The post-Sept. 11 collegiality between Republicans and Democrats has been traded for daggers in the Town of Tonawanda races for Town Board seats.
A series of recent mailings by the town GOP targets 10-month incumbent Councilman Daniel Crangle, the lone Democrat on the Town Board and the first in two decades, with searing attacks on Crangle's work ethic as a town councilman.
The fliers are giving some the impression that Crangle could have done something about a near-30 percent increase in Kenmore-Town of Tonawanda school taxes but failed to act.
Other fliers suggest Crangle hasn't fulfilled his duties as a councilman and as chairman of the town's Libraries & Technology Committee.
Crangle denies the allegations and says the fliers are a "misleading" and desperate act by Republican political leaders apparently intimidated by having even a single Democrat on the traditionally all-Republican board.
But GOP Chairman Paul S. Pfeiffer stood behind the campaign literature, saying Crangle is "muddying the water."
"Mr. Crangle has not fulfilled his obligations as town councilman. All the mail did is highlight Mr. Crangle's public record. Mr. Crangle needs to defend his record," Pfeiffer said.
"Nowhere in this campaign have they talked about Mr. Crangle personally. It is not mudslinging to expose his record. His record is poor."
Most of the attention in the campaign is focusing on the GOP mailing that appears to tie Crangle to the school's district recent tax increase.
"Your tax assessment changed and your school taxes increased 30 percent," the flier says. "What did the councilman in charge of the (tax) assessor's committee do?! . . . Nothing."
Pfeiffer said the ad is a reference to Crangle's failure, as chairman of the town's Tax Assessor Committee, to call a committee meeting and inform other Town Board members of the school's plan.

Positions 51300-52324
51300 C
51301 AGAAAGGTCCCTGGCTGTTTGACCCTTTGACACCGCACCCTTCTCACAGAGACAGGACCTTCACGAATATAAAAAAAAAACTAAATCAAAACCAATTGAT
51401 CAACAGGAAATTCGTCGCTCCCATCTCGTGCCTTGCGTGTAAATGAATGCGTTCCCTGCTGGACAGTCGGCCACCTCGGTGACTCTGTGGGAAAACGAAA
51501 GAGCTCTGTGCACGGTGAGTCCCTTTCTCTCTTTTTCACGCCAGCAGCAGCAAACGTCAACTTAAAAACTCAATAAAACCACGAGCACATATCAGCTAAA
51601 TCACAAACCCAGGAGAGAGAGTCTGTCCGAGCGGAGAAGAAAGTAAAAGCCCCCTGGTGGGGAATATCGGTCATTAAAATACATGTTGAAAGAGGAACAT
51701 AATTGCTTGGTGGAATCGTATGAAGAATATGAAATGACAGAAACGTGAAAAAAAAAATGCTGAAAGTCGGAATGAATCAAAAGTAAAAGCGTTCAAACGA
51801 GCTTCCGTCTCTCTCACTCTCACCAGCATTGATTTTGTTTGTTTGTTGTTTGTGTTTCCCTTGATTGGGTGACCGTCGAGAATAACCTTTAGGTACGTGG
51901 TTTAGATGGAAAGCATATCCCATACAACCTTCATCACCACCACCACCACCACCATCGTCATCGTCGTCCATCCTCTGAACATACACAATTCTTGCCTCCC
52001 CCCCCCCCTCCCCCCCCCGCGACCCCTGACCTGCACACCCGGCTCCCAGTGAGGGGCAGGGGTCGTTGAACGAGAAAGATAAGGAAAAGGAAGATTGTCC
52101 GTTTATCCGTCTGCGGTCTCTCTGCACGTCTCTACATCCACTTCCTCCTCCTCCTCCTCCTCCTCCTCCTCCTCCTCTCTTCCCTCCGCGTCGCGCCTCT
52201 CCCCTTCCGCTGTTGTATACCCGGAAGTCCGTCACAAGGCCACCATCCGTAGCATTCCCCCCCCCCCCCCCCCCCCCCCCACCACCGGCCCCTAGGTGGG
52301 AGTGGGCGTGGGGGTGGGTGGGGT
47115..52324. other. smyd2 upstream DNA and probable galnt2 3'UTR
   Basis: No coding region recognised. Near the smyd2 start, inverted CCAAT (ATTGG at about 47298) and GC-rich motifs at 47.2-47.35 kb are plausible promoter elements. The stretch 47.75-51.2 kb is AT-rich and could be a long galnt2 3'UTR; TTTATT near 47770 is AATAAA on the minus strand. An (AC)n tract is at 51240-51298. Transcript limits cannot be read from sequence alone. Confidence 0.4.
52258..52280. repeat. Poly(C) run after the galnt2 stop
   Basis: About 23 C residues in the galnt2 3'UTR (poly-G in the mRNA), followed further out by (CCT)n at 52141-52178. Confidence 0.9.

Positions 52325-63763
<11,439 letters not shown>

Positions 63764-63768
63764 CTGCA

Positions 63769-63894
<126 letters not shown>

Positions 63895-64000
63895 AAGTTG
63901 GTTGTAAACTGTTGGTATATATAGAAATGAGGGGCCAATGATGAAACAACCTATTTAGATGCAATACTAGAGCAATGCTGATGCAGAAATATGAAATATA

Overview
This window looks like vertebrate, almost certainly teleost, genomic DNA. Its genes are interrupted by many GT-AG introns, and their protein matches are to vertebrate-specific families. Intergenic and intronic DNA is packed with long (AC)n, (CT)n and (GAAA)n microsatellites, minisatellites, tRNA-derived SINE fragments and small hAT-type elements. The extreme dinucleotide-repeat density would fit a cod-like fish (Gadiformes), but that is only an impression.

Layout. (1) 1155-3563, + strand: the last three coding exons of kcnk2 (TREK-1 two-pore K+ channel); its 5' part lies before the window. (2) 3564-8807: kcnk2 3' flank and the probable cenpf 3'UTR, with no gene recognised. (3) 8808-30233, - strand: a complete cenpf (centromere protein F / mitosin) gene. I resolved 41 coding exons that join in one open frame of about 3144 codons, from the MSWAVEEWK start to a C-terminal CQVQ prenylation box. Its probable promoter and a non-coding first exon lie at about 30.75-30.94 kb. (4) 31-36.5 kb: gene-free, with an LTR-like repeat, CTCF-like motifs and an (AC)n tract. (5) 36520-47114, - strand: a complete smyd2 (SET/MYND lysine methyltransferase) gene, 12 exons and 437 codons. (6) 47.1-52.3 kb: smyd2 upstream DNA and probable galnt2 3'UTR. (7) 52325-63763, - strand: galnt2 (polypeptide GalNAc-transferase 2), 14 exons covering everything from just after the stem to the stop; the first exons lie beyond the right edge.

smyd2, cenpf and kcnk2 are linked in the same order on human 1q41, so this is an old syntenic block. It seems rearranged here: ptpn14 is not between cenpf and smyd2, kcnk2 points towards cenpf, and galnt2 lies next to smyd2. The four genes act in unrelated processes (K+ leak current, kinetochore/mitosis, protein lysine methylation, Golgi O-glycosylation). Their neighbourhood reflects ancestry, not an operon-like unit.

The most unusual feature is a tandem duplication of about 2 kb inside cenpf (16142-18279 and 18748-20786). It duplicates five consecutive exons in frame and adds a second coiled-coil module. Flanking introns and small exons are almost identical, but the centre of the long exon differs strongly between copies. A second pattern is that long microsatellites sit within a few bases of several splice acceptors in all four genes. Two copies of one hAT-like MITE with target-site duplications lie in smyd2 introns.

But Crangle says -- and even some Republicans acknowledge -- that the ads appear to blame Crangle for the school tax increase.
The Town Board, Crangle said, has nothing to do with school taxes.
"That's something we have always tried to explain to the public," said Tax Assessor David Unmack. "We're a separate entity from the school board. To see that kind of misinformation out there upset me."
Supervisor Ronald H. Moline has repeatedly made that point during Town Board meetings this year.
And the supervisor, when asked about the anti-Crangle ad Tuesday, said: "The literature, when I looked at it, suggested the assessor's office and the Town Board could have done something (about the school tax increase). Clearly that is not the case. The literature distorts that reality."
Moline, when contacted by The Buffalo News in July, publicly urged the school district to phase in its planned elimination of a two-tier tax system, as the town is doing, rather than increasing residential taxes 28 percent in a single year.
The school district nonetheless opted to eliminate the two-tier system in a single step. It raised residential taxes by 28 percent and reduced business taxes by a similar amount.
The two-tier structure, which some feel hurt's Tonawanda's business climate, still exists in town taxes but is being phased out.
The campaign literature does not explain the two-tier program.
"The bottom line is a lot of their mailings are deceiving the public, and that's what stinks," Crangle said. "Public service is about public trust, and the people who know me know how hard I'm working for them."
Republican incumbents David H. Rider and Raymond Sinclair, who along with challenger Joseph Shiah are in the race with Crangle for three Town Board seats, said they were not behind the mailings sent out by their party leadership.